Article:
He’s talking to Bingo Long (Billy Dee Williams), captain of the team of the title, who defies the exploitative owners of the league by barnstorming on his own. But even when he resorts to minstrel show gimmicks to draw crowds, the criminal pressure of the owners takes its toll. Those owners are themselves African-American, so Bingo and company are the victims not of a racist system, but of their own race.

Wesley Snipes in the thriller “The Fan.”

TriStar Pictures

Wesley Snipes in the thriller “The Fan.”

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Jones would return to the baseball diamond 13 years later, as a fan, not a player, in Phil Alden Robinson’s revered, cornball “Field of Dreams” (1989). He plays reclusive writer Terence Mann, who joins Kevin Costner’s questing hero Ray Kinsella when the latter heeds the voices that tell him “if you build it, he will come.” And so Ray builds it — a baseball diamond in the middle of his cornfield — and along comes Shoeless Joe Jackson (Ray Liotta), and then his fellow disgraced White Sox teammates (nicknamed “Black Sox” because their owner was too cheap to launder uniforms) who were banned from the game for taking money to throw the 1919 World Series. Too bad Ray didn’t build a field for the generations of guiltless players who were disenfranchised because of their race. At least then Mann’s enthusiasm for the mission might have made more sense.

“Field of Dreams” does touch on one key insight, that economic ruthlessness is as much a source of injustice as racial intolerance. Adulated and (nowadays) overpriced though they may be, ballplayers are just fancy chattel working for “the masters,” as Bingo Long puts it, and slaves to those who control the means of production. That’s the theme underlying an overlooked, sentimental gem from 1990, Robin B. Armstrong’s “Pastime.”

In “Sugar,” Algenis Perez Soto portrays a player for a Dominican farm team who gets spotted by a pro scout.

Sundance Film Festival via AP

In “Sugar,” Algenis Perez Soto portrays a player for a Dominican farm team who gets spotted by a pro scout.

It takes place in 1957, when a young black pitcher entering the clubhouse of an all-white D-ball team doesn’t cause much of a stir anymore. Tyrone Debray (Glenn Plummer) is as shy as he is talented, and he catches the eye of 41-year-old reliever Roy Dean Bream (William Russ), who becomes the kid’s mentor. Bream himself is no hot commodity — his claim to fame is a trick pitch and one golden moment in the majors when he surrendered a grand slam to Stan Musial. With his value exhausted, he’s a liability. Not so Debray; by the end he’s packing stadiums. But what will happen when he can no longer produce? Will he, like Bream, be discarded?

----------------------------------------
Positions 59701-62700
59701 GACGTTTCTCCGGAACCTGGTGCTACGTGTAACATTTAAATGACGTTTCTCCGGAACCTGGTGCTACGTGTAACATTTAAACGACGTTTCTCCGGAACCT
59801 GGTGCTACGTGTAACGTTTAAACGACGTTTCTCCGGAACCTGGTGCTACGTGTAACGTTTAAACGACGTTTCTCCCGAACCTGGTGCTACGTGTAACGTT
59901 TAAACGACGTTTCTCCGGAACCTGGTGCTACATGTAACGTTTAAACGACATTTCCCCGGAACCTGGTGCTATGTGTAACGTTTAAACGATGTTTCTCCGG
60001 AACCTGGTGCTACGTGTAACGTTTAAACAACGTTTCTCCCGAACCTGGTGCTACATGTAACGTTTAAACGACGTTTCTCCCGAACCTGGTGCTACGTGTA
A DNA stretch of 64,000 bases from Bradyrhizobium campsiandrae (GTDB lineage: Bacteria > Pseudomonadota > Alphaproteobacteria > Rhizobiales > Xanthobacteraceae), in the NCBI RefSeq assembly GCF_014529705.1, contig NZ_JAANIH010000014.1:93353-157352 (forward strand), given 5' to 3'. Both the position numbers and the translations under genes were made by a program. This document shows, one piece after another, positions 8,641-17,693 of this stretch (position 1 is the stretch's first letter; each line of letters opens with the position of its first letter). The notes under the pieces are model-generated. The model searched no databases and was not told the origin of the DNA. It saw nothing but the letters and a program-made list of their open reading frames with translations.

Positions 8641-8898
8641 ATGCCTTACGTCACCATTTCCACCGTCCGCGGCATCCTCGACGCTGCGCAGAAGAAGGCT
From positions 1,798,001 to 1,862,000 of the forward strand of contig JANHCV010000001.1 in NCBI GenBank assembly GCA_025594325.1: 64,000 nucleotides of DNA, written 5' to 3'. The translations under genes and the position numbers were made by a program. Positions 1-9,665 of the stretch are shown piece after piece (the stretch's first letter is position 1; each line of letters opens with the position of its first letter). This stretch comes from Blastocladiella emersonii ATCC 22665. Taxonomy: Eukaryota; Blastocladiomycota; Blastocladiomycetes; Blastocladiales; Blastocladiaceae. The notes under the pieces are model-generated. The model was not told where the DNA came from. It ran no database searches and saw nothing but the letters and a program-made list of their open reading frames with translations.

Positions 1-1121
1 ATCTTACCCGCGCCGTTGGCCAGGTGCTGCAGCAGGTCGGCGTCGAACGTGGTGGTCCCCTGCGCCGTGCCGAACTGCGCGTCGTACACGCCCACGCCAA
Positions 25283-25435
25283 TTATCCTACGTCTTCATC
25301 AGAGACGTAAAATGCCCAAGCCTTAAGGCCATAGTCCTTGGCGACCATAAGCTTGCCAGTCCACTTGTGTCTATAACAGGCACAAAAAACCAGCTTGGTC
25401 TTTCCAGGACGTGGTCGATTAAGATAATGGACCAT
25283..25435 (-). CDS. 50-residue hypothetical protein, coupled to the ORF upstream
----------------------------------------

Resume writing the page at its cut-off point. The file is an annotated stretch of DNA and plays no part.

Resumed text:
Flash-forward four decades and Debray might well have turned out like Bobby Rayburn (Wesley Snipes) in Tony Scott’s “The Fan” (1996) — an MVP outfielder with a $40 million contract from the San Francisco Giants. A perfectionist, Rayburn pushes himself to prove his worth, getting injured in the process. The resulting slump earns the ire of the fans, but also the scarily intensifying support of unemployed knife salesman Gil Renard (Robert De Niro), the Rupert Pupkin of sports talk-radio callers. Though entertaining throughout, the film eventually unravels into a confusing mess involving fathers and sons, stalking, kidnapping, murder, and a nasty souvenir found in a refrigerator. But underneath it all is the sobering observation that, despite the money and fame, a ballplayer is just another property.

Which brings us back to the Jackie Robinson story, but with a twist. The title player (Algenis Perez Soto) of Anna Boden and Ryan Fleck’s “Sugar” (2008) carries the hopes of his extended Dominican family in his pursuit of a big league career in the United States. Barely 20, he’s spotted by a scout while playing on a Dominican farm team, and, like Robinson, he gets an offer to play in the minors with hopes of a career in the Show. Unlike Robinson, though, instead of being the only candidate from his background with the burden of proving his worth to the world, he’s one of many fighting for the job. Rather than ruin himself in the pursuit of that dream and risk becoming just one more broken castoff, Sugar finds a league of his own, and it’s not in baseball.

Peter Keough can be reached at peterv
keough@gmail.com
.